OPEN CONTAINER VIOLATIONS ARE NOT DWIS
Open container violations are entirely different from DWIs. Let’s say you’re driving with a beer in one hand and a cigarette in the other. You make a left-hand turn, but a police cruiser suddenly emerges from the earth. You can be charged with DWI and an open container violation.
In addition, the open container law will act as an amplifier to the DWI charge. The driver can be charged with a DWI and the laws double the minimum jail time from three to six days in jail. If the driver is exonerated (set free) of the DWI, he/she may still face the charge of the open container.
Open container charges are often used as a pretense to stopping someone and performing roadside sobriety tests, breathalyzers, or blood tests. Even in situations where the container does not qualify under Texas law, the charge makes it clear why the sobriety tests were performed.
POTENTIAL DEFENSES TO THE OPEN CONTAINER LAW IN TEXAS
I DIDN’T KNOW THE PASSENGER WAS DRINKING ALCOHOL
If you have an open container somewhere in the carriage part of your vehicle, chances are, you can’t raise much of a defense in court. However, there are several ambiguities. If someone brings illegal drugs into your car, and you genuinely don’t know that they’re there, that is a valid defense to possession. The same argument can be raised for a passenger who is not obviously drinking an alcoholic beverage. If the passenger is willing to say this in front of a judge, your chances are better.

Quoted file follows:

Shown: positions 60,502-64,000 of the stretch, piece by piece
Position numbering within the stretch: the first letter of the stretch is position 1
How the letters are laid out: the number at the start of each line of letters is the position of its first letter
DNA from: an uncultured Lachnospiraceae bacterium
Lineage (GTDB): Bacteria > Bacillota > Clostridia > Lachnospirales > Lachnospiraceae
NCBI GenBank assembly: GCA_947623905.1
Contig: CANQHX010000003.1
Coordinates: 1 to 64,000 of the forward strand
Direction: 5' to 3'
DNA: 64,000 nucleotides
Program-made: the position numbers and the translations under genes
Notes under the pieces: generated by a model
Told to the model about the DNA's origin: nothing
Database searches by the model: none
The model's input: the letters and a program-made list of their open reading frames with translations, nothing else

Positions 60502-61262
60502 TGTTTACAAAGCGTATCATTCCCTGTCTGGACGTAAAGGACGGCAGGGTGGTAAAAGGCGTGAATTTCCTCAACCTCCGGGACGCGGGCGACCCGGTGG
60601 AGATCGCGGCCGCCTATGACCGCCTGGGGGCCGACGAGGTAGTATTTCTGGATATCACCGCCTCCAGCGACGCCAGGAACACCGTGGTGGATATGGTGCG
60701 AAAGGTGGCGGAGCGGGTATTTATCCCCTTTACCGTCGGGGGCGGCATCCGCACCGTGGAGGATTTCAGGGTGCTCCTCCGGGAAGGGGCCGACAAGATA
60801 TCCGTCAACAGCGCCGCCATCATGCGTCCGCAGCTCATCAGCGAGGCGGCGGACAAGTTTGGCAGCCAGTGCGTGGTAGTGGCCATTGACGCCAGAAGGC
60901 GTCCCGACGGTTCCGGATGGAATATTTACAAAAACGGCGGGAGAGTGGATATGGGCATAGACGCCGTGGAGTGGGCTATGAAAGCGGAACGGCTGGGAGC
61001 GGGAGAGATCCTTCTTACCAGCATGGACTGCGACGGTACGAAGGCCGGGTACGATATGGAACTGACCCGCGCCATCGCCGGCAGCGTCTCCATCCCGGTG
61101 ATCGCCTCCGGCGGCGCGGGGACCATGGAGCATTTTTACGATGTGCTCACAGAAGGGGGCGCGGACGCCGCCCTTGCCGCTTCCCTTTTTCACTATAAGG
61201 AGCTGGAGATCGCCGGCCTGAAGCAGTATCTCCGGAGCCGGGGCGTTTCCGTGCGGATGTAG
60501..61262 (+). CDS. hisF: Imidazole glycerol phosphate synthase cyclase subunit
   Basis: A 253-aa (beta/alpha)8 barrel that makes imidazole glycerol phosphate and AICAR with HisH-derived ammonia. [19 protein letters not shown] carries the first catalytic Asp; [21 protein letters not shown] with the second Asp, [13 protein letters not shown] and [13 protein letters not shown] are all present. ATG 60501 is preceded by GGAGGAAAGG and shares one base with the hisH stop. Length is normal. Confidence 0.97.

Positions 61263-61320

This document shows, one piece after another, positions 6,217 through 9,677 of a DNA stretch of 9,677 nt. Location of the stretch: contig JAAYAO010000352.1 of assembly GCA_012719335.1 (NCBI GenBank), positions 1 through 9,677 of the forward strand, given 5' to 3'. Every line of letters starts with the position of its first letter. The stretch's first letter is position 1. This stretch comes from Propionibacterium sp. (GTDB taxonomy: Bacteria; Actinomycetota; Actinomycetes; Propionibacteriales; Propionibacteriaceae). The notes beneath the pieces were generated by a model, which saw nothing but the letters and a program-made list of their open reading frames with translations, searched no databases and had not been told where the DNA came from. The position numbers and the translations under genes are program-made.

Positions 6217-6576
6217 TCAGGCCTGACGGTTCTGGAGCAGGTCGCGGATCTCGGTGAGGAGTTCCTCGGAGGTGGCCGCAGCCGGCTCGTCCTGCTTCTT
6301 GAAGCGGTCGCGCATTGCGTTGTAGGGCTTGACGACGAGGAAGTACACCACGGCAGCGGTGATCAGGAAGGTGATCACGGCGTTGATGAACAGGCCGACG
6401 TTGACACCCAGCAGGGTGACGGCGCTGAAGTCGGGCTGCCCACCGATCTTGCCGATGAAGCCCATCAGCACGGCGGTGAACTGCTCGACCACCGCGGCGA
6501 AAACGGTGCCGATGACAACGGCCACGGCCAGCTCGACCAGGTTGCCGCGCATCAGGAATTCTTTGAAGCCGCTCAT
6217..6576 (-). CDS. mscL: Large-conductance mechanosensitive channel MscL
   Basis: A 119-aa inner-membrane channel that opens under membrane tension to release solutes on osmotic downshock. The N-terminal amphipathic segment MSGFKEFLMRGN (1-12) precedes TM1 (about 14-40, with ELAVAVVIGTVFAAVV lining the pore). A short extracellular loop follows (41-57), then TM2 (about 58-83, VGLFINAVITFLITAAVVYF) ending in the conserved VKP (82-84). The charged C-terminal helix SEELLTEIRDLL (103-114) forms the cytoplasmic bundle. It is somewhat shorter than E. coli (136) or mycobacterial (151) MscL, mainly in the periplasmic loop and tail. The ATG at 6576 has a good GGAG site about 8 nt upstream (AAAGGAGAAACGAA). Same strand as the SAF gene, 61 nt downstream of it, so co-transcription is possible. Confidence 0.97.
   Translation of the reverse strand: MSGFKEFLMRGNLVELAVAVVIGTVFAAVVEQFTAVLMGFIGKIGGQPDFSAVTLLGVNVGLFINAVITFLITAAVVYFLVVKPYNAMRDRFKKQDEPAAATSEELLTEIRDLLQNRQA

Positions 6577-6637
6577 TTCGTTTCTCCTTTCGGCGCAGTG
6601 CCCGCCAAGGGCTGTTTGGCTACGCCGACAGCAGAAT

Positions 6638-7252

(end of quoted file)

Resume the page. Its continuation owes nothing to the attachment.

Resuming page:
THE LIQUID IN THE BOTTLE WASN’T ALCOHOL
You’re a reasonable sort of guy who likes to take his bottles and cans back to the store to do your part for mother nature. You always make sure every bottle and can is cleaned out before you take the bottles and cans back. One of those bottles just happened to fall out on the way to the store. You’re charged under the open container law.
In this case, if you have prior DWIs, there’s no way you’ll get away with making this argument in court. However, if you are a fine upstanding citizen who is afraid of how a misdemeanor might look on your record, the judge may be inclined to accept your explanation.
THE OPEN CONTAINER WAS IN AN ACCEPTABLE PART OF THE VEHICLE
If the open container is behind the back seat, it doesn’t matter if it’s open or not. The law clearly states that as an exception. But there’s no law against the police filing charges against you that don’t match up with the written law.
THE TRAFFIC STOP WAS ILLEGAL
In order for any evidence found to be legally admissible, the stop itself must have reasonable cause. If the stop did not have reasonable cause, then the evidence must be tossed.
JOHN EASTLAND ATTORNEY AT LAW P.C. CAN HELP
Open container law in Texas can be confusing, and is often used as illegitimate evidence of a DWI. Tyler DWI attorney John Eastland specializes in DUI/DWI defense and can help you reduce your charges or get them dismissed entirely. Call today to learn more.